A reliable source for shipwrecks is the many sea battles through history.
- Sea Peoples Battle. Sometime in
1190-1176 BC, Egypt was attacked by a large enemy navy of unknown origin. The Egyptian navy under Ramses III was victorious. This is the earliest known naval battle.
If you visit the Habu Temple outside Luxor in Egypt, you can see illustrations from
the battle engraved on a huge wall.
- Battle of
Salamis, 480 BC, Greece. A Greek navy of about 380 ships (ca 200
triremes) defeated the Persian navy of about 600 ships.
According to Herodotus, this was the decisive point in the Greek-Persian war.
of the Egadi Islands, 241 BC. This battle was off Sicily and a Roman
victory (c 200 ships) against Carthage (c 170 ships), which concluded the
First Punic War. Ca 50-60 ships were sunk during the battle that lasted ca
4 hours. The probable wrecks
of two Punic warships have been found.
- Actium Battle,
western Greece. This was the Roman victory at Actium against Mark Anthony and Cleopatra in 31 BC. 350
enemy ships were captured. From them, about 35 bronze rams were taken
to decorate the Actian Naval Monument.
The rams are now gone from the monument, but the fittings are still there. Ref Les dossiers
d'archÚologie, Editions Faton, juin 1993.
- Swedish-Danish Sea Battles of 1565, Baltic Sea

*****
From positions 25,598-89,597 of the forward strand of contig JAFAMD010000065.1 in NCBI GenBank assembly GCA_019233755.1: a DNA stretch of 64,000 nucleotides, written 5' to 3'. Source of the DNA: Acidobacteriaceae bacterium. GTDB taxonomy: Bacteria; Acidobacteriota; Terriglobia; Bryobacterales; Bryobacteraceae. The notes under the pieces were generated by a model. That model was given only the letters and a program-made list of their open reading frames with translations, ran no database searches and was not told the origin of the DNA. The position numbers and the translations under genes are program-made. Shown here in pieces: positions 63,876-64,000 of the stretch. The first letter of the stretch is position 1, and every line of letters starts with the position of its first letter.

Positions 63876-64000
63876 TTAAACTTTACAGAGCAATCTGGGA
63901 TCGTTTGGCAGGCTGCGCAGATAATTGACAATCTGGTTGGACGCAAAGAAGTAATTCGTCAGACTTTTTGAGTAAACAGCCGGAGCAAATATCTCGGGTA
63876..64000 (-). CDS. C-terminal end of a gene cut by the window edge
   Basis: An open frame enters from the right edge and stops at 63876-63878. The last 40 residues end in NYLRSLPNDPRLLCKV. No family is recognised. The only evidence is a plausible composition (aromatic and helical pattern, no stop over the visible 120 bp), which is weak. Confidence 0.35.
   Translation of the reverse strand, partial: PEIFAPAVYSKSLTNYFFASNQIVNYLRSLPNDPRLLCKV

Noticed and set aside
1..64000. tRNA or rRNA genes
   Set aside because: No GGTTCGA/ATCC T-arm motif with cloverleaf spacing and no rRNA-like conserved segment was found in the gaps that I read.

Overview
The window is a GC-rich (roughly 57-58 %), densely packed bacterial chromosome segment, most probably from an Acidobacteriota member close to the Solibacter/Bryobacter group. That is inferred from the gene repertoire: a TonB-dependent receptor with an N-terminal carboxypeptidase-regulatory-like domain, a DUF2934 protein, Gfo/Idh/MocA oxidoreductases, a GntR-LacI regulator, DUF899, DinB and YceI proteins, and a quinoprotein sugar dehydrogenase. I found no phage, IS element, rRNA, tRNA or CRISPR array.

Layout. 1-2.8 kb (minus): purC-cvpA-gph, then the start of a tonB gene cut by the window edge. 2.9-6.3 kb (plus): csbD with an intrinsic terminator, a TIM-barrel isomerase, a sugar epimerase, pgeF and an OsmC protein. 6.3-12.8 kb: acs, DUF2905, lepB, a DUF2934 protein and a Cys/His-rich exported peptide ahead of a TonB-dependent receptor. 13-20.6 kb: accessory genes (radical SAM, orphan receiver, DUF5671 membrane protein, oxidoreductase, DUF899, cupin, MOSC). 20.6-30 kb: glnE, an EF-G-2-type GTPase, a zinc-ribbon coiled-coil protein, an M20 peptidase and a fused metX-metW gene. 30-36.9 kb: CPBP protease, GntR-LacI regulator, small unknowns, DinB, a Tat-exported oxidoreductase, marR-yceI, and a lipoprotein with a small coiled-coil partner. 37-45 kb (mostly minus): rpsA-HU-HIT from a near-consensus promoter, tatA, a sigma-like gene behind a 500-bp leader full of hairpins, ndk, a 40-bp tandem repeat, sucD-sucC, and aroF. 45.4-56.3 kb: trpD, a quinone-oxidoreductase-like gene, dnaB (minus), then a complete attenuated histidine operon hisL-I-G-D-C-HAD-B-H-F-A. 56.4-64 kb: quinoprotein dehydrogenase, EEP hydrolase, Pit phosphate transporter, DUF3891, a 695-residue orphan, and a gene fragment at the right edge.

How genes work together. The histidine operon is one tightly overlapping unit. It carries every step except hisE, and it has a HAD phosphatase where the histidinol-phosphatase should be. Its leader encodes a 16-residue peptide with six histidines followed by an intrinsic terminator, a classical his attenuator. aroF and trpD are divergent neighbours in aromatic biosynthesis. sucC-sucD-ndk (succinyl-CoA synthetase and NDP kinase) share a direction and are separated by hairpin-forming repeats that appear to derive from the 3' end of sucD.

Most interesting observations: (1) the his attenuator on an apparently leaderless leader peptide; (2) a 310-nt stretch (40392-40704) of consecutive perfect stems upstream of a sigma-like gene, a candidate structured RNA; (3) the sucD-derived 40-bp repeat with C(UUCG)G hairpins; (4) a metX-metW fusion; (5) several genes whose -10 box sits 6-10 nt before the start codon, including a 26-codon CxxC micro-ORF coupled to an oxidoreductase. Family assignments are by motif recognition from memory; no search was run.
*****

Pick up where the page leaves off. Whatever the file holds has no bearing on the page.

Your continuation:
- Naval Battle of Lepanto,
1571, Greece. This was a major battle between a Turkish and a Christian fleet, involving about 400
galleys. Turkey lost the battle.
- Swedish-Russian Sea Battles of 1790, Baltic Sea
Battle of Aboukir, 1798, Egypt. Also known as the
Battle of the Nile. England and France were fighting for the control over
Egypt. The French navy was anchored at Aboukir, close to Alexandria. No attack was expected and most of the
crew were on land. Meanwhile, the English navy under Lord Nelson managed to reach Aboukir
unnoticed and attacked the anchored fleet by surprise. The French commander
Brueys kept issuing commands even after having both legs shot off. On
another ship, the French admiral Dupetit-Thouars also stayed in command,
even after having both arms and one leg shot off. But such heroism didn't
help, there was no time to load the guns, so 40 French ships were sunk and
only 4 frigates escaped. The English lost no ship.
- Tsushima Battle, 1905. The
Japanese Navy totally defeated the Russian Navy. Twenty Russian ships were sunk and another five were
captured. Only four Russian ships managed to reach safety at Vladivostok. As a result of the Russian
defeat, Japan kept the military base at Port Arthur.
- Jutland Battle, 1916,
North Sea. Having lost several ships and thousands of lives, both Germany and Britain retreated from
each other. Some of the sunken ships are
popular diving objects.
page by Per ┼kesson, rev